I Made The Right Choice

I've now been a vegetarian for almost three weeks; eating my last meat product Sunday, April 1. And I can't begin to tell you how good it feels. It's like my body is thankful, and relieved not having to deal with the dead flesh of other creatures in its system.

I've cut out all meat, including fish and eggs, and over half of all things dairy. Dairy products I consume are yoghurt in modest amounts, some cheese and cottage cheese. The latter because it's an invaluable source of protein in a town where tofu is expensive and hard to come by. But I don't eat dairy every day.

I make "meatballs" out of chickpeas and lentils, and use a lot of garlic for taste. Good thing I'm single, as I love garlic. Other things I eat include salads, there are many kinds of tasty leafies, crispy vegetables and new potatoes. Heart of lettuce with a little mustard sauce! I eat one serving of potatoes, one of bread, one of fat and vegetables to go with every meal. Also, I eat bran, but too much bran as it is very rough on the intestines. Sugar and junk? Only on Saturday. It makes me feel like crap anyway, so I avoid it. I'm not too fond of fruits, though, but I eat some peaches. And bell peppers, tomatoes and avocadoes are fruits. Or berries? I'm not completely sure, but healthy, regardless.

There are no hard feelings if I drink a glass of milk or if there's egg in the sauce. I just won't eat an animal product that requires one to kill the animal. That's cruel and a big waste.

Although there are no eggs and very little dairy on my daily menu, I'm not ready to go vegan. At least not yet. I rely on cottage cheese as well as beans as a source of protein, my coat is made of wool, and I'm sorry to say that my shoes have some leather in them. Then again, they have lasted a very long time. My main reason for going vegetarian is concern for the environment; exploitation of natural resources, sustainable development, and pollution. The ethical and humane treatment of animals are another reason, at the same time it is not a secondary reason.Shoes made of artificial materials are often made to wear out quickly so one had to buy a new pair, and cotton production is just as non-sustainable as chopping down forests for cattle and pig farms. After I've been a vegetarian for a few years, I can try veganism and see if it's the right choice.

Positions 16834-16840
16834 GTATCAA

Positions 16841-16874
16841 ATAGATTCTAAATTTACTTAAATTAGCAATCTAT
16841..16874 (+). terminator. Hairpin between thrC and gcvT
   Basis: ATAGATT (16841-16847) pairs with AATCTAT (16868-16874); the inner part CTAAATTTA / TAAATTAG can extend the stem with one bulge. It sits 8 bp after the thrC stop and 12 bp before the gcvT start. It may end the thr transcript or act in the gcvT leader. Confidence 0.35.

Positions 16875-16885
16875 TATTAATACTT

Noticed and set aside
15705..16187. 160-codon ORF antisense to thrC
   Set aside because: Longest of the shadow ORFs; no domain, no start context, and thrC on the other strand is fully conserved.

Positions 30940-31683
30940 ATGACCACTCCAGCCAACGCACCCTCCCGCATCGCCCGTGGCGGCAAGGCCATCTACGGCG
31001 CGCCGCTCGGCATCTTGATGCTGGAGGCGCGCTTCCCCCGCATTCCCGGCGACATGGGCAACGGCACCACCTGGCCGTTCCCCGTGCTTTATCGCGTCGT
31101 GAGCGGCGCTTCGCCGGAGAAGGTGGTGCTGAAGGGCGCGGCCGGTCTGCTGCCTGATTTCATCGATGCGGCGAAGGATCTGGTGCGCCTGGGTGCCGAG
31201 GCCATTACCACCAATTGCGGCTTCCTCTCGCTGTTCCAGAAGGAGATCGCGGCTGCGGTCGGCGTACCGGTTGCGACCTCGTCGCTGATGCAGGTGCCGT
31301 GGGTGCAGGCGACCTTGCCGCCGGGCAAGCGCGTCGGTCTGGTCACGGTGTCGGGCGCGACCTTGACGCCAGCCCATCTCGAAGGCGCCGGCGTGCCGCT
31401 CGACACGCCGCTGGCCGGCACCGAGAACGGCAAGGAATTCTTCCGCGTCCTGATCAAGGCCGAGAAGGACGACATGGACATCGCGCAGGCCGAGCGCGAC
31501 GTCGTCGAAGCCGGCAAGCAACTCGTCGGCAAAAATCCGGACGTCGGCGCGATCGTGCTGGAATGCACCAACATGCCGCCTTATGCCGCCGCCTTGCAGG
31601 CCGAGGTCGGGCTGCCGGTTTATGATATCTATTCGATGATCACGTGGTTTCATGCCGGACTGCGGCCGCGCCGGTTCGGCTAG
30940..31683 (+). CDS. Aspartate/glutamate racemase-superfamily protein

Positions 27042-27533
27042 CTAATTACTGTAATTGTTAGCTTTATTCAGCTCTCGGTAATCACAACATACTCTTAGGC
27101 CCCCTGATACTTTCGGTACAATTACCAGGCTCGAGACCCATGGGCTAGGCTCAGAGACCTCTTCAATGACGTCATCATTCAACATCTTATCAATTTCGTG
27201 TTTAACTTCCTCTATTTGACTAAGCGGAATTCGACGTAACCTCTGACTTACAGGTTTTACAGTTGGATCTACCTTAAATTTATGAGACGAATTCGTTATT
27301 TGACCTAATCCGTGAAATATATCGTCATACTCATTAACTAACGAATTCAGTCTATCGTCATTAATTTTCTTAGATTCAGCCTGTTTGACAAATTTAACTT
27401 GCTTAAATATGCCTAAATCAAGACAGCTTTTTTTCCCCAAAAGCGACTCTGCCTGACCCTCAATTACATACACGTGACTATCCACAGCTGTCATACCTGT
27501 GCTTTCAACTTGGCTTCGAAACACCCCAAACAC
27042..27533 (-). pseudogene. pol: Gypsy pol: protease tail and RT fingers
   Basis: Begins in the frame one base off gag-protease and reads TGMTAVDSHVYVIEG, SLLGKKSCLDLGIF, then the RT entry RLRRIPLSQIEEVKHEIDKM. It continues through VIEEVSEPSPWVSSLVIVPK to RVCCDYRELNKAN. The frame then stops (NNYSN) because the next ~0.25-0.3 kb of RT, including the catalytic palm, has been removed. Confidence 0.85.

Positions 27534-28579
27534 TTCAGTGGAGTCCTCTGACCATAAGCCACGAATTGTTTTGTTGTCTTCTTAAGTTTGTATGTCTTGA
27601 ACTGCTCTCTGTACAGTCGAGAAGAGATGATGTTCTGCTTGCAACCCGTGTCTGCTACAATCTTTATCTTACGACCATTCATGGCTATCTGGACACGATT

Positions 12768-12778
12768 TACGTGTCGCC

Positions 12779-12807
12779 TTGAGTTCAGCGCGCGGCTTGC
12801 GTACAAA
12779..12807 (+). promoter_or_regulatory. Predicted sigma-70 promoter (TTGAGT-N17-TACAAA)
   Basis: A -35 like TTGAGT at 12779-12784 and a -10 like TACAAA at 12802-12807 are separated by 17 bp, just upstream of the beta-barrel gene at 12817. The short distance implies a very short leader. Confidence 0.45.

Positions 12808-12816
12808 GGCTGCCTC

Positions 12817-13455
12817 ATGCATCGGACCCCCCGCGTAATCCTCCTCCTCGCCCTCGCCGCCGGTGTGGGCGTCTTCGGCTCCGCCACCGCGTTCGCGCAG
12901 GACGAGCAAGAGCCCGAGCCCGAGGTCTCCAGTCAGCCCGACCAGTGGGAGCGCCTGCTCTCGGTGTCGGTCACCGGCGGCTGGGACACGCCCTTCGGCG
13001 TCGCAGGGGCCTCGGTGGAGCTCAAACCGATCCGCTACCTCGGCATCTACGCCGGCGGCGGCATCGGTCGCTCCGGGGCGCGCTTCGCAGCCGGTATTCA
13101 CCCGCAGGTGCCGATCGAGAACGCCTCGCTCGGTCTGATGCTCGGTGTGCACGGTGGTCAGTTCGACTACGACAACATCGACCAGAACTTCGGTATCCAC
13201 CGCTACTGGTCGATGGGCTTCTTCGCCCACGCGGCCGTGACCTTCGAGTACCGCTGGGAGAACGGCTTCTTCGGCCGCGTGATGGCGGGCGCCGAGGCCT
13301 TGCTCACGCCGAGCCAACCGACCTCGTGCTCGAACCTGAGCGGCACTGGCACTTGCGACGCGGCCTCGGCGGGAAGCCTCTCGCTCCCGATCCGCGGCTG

I've always known that meat eating is wrong for me. When I was six, my brother and I spent an easter in the mountains, where our grandparents taught us how to ice fish. I didn't get any fish, but my brother did. I saw the fishes, after being caught, Grampa would simply break their necks with the palm of his hand and throw them into a little ditch dug in the snow. One of them lay there without its head. It was such a strong image for me that I started crying. At the time I couldn't explain why I cried. A lot of things have contributed to my vegetarianism. When I was thirteen I watched a horror movie. It scared the crap out of me, and afterwards everything smelled like blood. Absolutely everything; including the cinnamon buns I baked in home ec, the fabric softener, the dog etc. The worst incident was the one with the chicken, it's its own story here. Nothing says "I better just go vegetarian" than a cold, bruised decapitated infant.

I believe that everybody would benefit from going vegetarian. If not for their whole life, at least for a period of time. But you won't see me taking part in a PETA rally; they're ridiculous and based on nothing but pseudoscience and their campaigns centered around shock value that does not add to awareness. And I will never hurl red paint at an old lady wearing a fur coat, or call people having a burger at a restaurant "corpse-eater" or worse names, because that's harassment, and a big reason why vegetarians are regarded as conceited treehuggers by some. If we're gonna create a positive image for the vegetarian cause, tolerance is very important ^^

MargaretMcCormick MargaretMcCormick
26-30, F
Apr 20, 2012